Home Facts Pointing Lab vs. Flushing Lab: Which Is Better?

Pointing Lab vs. Flushing Lab: Which Is Better?

by Alexxa Espiritu
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About thirty years ago or so, having both a pointing Lab and a flushing Lab in one canine companion was fairly unique.

A lot can happen in three decades, though. For one, a flushing Labrador Retriever that can also serve as a pointing Lab is no longer all that unusual today.

With the number of pet parents and potential pet parents today looking for pointing Labs for sale and flushing labs for sale, one could even say that it is already common to find a Labrador that knows how to both point and flush.

But for those who are confused about which is the better choice between a pointing Labrador Retriever and a flushing Labrador Retriever, let’s dive into the subject below.

The Labrador as a retriever

One thing that you have to know about Labradors, first and foremost, is that they are not a pointing Lab. While they can be trained, the Labrador is mainly a retriever and more of a flushing dog.

As a Retriever, Labs are basically tasked to take a downed game and bring it back to their handler unharmed.

To do this, they have to pay attention to their surroundings when they take the downed bird.

This, coupled with the fact that the Lab is a great swimmer, makes them a great candidate for flushing and retrieving.

In the recent decades, however, people have been trying to develop the Labrador as a pointing dog.

While this is not its original specialty, this particular study states that this is possible for Labs that serve as gun dogs due to the fact that they are highly trainable.

What is a flushing Lab?

A flushing Labrador is one that has been trained to locate a bird and to try to spur them into motion for the shooter to take aim.

Training flushing Labs means training them to pay attention to where the bird was downed and then retrieve it.

What is a pointing Lab?

A pointing Labrador Retriever is one that has been tasked to seek the game in a certain location.

The handler may require them to go to a certain area, or they may just scout the general field.

There is no particular distance at which the dog should stay when searching for a bird. This part is mostly up to training and personal preference.

Once the pointing Lab spots a bird, they will then freeze. Their rigid stance and lack of motion will serve as signals for their handlers that there is a bird nearby. These will then let the hunter know when to flush the bird and down it.

Just like a flushing Lab, the pointing Lab will also have to retrieve the game once it is downed.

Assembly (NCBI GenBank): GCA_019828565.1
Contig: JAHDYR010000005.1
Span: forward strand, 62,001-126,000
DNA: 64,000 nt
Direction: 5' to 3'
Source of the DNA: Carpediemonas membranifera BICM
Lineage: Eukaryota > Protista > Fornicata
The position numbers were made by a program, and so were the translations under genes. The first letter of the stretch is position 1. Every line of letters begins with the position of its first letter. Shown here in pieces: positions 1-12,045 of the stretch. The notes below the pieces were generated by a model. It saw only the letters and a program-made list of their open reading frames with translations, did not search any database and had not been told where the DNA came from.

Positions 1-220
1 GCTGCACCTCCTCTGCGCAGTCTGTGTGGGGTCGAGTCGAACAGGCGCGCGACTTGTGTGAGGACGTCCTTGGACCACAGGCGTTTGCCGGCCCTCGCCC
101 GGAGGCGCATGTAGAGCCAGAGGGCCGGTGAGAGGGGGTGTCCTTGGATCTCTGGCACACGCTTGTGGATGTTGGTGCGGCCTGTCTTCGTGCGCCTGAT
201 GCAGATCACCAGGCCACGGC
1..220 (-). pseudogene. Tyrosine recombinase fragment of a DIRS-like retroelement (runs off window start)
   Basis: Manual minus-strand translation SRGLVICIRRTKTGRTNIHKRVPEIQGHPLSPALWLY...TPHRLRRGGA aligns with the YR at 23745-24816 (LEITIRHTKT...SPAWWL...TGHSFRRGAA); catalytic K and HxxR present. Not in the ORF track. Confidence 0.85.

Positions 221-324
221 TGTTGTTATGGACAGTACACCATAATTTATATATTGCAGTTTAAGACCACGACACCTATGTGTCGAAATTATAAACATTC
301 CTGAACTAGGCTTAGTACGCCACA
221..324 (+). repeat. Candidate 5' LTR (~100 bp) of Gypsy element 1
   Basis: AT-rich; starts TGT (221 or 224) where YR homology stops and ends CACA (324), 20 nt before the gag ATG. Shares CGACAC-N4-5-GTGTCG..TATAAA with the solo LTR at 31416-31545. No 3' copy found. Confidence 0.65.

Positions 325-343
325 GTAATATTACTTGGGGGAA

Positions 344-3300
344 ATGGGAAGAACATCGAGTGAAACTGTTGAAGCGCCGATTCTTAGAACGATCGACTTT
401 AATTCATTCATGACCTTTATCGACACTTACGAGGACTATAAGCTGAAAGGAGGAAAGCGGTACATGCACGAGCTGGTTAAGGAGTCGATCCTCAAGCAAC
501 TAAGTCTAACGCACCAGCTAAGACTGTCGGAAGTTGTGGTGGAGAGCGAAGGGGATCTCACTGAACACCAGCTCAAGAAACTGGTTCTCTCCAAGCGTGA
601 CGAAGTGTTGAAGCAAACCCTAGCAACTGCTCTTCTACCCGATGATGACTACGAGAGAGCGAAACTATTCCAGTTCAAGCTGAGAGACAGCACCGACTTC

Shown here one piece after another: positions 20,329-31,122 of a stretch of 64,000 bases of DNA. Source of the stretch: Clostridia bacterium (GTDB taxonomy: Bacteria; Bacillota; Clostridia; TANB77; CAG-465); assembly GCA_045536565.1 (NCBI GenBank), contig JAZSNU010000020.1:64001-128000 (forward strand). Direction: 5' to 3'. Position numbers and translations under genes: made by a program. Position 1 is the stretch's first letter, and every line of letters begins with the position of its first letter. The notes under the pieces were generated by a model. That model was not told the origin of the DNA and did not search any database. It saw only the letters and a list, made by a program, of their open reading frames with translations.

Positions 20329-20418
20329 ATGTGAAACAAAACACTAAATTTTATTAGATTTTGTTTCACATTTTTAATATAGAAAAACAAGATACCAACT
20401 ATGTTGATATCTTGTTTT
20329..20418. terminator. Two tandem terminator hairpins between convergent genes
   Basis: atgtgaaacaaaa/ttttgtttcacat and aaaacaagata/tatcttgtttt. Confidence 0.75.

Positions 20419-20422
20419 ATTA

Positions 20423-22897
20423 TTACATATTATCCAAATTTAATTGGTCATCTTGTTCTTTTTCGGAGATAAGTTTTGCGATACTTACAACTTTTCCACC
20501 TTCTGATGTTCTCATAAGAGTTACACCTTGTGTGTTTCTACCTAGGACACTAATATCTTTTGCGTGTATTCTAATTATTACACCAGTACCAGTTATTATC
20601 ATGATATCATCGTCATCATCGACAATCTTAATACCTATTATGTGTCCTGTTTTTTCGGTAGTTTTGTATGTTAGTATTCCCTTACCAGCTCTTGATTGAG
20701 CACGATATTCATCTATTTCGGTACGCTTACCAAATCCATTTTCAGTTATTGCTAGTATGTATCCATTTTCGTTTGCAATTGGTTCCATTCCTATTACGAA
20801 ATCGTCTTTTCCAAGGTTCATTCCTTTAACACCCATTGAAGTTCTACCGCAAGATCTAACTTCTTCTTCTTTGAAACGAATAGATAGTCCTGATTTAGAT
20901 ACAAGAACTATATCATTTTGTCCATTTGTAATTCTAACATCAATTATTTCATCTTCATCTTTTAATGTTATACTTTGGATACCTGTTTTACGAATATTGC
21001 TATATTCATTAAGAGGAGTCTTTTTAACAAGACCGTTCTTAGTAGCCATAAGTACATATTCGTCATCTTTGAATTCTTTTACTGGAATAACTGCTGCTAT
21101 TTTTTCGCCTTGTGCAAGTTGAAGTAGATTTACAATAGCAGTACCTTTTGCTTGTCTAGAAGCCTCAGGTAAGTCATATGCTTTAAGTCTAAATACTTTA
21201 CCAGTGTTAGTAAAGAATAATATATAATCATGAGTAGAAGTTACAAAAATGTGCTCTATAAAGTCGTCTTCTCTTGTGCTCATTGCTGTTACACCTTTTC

Is the Labrador a good pointing Lab?

The discussion concerning pointing Labs is a bit of a sensitive topic. Some pointing Labs breeders are all for training Labrador Retrievers to point, while others argue against breeding the pointing trait into Labs as this could mess with them being full-on flushing dogs.

Those who would like to have a pointing Lab prefer them for several reasons. For one, the Labrador is a great dog overall. Plus, you virtually get a very versatile hunting dog if you have one that can point and can also flush.

In the last couple of decades or so, the prominence of the Labrador as a pointing Lab has increased. There is even an entire society dedicated to it. And while personal preferences are different, the Labrador has shown promise in the field of pointing.

So, do pointing Labs really point?

The surest answer would probably depend on the training. Gun dog work requires copious amounts of training that the owner will have to support financially, which can be difficult for some. In addition, it is also a commitment of time and effort.

What are the differences between finding a pointing Lab and a flushing Lab?

The Labrador Retriever is already an established flushing gundog. Their main role is to “flush” out the game from where they are hiding so that the hunter can aim. 

The pointing Lab does a different thing. Instead of chasing out the game from their hiding spot or cover, the pointing Lab stalks around the area and tries to signal their owner that there is game in this specific area where the Lab is pointing.

Both of these kinds of gun dogs have their individual roles that may become necessary if you want to take hunting seriously.

How to find a good pointing Lab

If you are looking for a pointing Labrador as a companion, then you need some basic pointers to get you started.

For one, make sure that the Lab puppy you get is certified and free from hereditary diseases that may disrupt their future role as your gundog. Next, you will want to check if they are members of the American Pointing Labrador Association, as that will help a lot. 

Once you have those in order, you can start assessing the parents of the Lab puppy you plan on getting. Make sure that you can get a video of what the parents’ pointing is like. It is even better if you can see it in real life. 

It is also ideal if you choose a Lab puppy that is from an established line of pointing Labradors already. To do this, make sure to check if there are any puppies from the previous litters that show promise in their pointing abilities.

You can even go a step further and assess the duration of the parents’ point to make sure that you are getting a quality pointing Lab.

So, flushing Lab or pointing Lab?

The answer to that depends entirely up to you and what you feel like you want in a Lab.

With the right amount of proper training, a Labrador can be both. While the traditional role for a Labrador Retriever is to be a flushing Lab, it can also be a decent, if not great, pointing Lab.

If you’re looking for tips on how to train a Lab to point, you can also refer to our previous post here.

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